Vietnam is facing an issue of rapidly increasing solid waste, especially municipal waste in urban areas as the result of economic development and fast urbanization. The total Vietnamese solid waste generation has been doubled within the period of 2003 – 2010.
As an effort to reduce the pollution problems, Hanoi and Ho Chi Minh are planning to import advanced incineration technology with heat recovery for power generation, which will be public tendering for domestic/international companies including Norwegian. Opportunities are also seen in producing fertilizer from organic waste; methods to reduce landfilled volumes and landfill areas as well as special technology to treat hazardous wastes from steel plants and bauxite factories.
Landfills, burning and incinerators
The MSW management system comprises only four activities including waste generation, collection, transportation and disposal. There are two main waste treatment methods being applied in Vietnam, which are landfill and burning/incinerators. Open burning at landfills are commonly practices in few cities.
After collection, waste is dumped in the landfills, sprayed EM to deodorize and sprayed lime periodically to disinfect and then burnt by oil when it is dry. However, during rainy season, wet waste cannot be completely burnt. It is estimated that 40 – 50 % of waste taken to insanitary landfills is burnt in open air. This burning of emitted toxic pollutants cause serious environmental damage, and may endanger human health.
Due to high investment cost, incinerators are not commonly used by the municipalities in Vietnam; it is only applied in a few hospitals at the city level and several cities. The other reasons might be the organic materials and high moisture that make MSW not easy for combustion processes.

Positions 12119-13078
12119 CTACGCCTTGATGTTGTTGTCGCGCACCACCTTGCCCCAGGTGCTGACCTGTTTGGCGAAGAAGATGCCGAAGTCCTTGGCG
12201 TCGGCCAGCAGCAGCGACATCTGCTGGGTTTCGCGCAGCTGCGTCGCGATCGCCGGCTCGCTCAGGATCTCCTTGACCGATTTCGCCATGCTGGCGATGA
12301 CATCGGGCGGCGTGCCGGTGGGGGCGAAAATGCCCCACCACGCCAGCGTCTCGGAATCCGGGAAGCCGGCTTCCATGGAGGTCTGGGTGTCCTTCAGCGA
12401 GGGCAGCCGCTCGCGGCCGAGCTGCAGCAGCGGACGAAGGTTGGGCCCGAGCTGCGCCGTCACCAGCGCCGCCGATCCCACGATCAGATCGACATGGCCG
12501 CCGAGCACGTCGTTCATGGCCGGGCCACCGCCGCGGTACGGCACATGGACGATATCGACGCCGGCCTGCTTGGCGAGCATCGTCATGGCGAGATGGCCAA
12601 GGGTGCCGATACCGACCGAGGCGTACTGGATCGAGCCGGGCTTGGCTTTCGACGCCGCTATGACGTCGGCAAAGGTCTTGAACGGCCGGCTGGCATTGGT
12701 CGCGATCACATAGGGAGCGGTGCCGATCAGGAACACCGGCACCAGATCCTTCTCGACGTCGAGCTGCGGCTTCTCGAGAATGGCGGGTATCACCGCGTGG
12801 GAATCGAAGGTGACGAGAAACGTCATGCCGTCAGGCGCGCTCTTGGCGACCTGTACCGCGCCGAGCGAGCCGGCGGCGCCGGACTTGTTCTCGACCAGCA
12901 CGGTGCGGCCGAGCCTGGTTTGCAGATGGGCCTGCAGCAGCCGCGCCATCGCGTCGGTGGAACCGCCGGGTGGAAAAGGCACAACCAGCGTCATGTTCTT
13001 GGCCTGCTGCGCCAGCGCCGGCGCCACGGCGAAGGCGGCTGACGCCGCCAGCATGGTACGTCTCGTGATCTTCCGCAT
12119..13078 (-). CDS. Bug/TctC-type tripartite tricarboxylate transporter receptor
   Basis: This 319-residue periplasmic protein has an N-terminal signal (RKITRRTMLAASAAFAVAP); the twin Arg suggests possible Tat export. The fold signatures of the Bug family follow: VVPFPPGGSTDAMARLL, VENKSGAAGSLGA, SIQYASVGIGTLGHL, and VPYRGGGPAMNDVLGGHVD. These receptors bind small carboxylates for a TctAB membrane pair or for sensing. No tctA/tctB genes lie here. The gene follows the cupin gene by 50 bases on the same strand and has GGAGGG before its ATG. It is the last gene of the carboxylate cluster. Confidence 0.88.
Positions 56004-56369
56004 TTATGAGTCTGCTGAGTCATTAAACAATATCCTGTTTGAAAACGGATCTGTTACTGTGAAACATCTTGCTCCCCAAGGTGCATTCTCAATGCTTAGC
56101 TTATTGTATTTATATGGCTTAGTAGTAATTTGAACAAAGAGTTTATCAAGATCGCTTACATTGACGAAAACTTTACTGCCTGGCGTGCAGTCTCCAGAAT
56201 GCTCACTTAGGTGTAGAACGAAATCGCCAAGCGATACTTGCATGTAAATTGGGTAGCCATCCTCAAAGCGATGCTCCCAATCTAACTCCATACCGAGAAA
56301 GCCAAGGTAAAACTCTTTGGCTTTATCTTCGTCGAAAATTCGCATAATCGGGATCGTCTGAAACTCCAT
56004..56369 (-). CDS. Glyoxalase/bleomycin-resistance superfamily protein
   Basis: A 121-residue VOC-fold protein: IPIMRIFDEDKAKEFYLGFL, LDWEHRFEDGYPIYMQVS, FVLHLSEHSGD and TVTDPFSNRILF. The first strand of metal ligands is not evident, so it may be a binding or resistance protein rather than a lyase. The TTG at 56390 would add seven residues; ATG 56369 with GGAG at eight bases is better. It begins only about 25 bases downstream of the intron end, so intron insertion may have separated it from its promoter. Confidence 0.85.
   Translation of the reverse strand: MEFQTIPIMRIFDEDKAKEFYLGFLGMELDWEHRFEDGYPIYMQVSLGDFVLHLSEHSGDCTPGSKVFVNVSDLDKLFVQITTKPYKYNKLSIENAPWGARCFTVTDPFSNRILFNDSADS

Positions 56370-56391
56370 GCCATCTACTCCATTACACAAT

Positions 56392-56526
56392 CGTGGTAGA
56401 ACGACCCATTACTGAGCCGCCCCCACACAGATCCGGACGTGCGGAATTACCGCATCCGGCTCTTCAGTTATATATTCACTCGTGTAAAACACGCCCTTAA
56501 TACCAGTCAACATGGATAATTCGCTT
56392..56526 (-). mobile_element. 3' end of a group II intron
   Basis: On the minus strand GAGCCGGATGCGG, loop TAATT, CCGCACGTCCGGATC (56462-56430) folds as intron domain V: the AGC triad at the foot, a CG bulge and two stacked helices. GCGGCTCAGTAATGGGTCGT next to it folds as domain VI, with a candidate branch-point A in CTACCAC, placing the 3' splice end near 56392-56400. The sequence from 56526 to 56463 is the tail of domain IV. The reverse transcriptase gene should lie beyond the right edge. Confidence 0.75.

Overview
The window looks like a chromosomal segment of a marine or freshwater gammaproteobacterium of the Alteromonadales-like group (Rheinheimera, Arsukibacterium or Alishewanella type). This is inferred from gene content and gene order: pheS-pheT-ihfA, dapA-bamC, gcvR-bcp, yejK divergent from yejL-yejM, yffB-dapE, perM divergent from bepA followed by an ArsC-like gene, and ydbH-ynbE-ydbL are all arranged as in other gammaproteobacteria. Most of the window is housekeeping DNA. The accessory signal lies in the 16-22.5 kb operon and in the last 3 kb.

The total estimated municipal solid waste (MSW) of 2015 is at 21 million tons or 28.4 tons/day, and it is characterized by high organic contents, no source separation and high humidity. The contents are a mix of paper, plastic, glass, metals, etc., combined with toxic substances (paints, pesticides, used batteries) and compostable organic matter (fruit and vegetable peels, food waste).
The largest fraction is organic, accounting for 56 – 77 %, followed by recyclables such as plastic (10 – 14 %) and paper (2 – 7 %). The rates of waste collection in urban area are about 80 – 97 %.
If you would like to know more about the opportunities in the Vietnamese waste-market, please contact:
Hai Anh Tran
senior market advisor, Innovation Norway Hanoi.